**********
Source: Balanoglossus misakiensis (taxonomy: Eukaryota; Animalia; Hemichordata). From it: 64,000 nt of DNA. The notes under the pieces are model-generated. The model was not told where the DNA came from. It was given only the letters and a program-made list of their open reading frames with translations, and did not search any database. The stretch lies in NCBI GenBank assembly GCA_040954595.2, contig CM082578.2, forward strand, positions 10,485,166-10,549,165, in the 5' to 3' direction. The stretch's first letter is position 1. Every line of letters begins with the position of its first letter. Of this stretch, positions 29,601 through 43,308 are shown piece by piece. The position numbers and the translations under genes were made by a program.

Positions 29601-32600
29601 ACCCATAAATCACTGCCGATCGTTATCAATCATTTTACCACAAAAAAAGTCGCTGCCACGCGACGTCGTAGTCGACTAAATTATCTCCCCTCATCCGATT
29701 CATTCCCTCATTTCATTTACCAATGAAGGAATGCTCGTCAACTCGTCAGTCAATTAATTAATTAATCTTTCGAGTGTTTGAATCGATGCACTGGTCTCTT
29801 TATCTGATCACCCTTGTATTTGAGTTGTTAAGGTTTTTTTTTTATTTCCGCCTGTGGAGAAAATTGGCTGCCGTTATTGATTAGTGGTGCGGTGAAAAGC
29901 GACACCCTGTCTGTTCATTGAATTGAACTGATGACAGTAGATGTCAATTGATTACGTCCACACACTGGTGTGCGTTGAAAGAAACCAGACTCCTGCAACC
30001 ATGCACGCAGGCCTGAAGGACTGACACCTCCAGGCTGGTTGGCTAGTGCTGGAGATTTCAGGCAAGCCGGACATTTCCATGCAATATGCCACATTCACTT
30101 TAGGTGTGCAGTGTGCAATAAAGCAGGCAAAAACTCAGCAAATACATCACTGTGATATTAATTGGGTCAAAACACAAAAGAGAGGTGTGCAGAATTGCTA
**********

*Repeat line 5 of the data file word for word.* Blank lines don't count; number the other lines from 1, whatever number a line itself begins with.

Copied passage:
29801 TATCTGATCACCCTTGTATTTGAGTTGTTAAGGTTTTTTTTTTATTTCCGCCTGTGGAGAAAATTGGCTGCCGTTATTGATTAGTGGTGCGGTGAAAAGC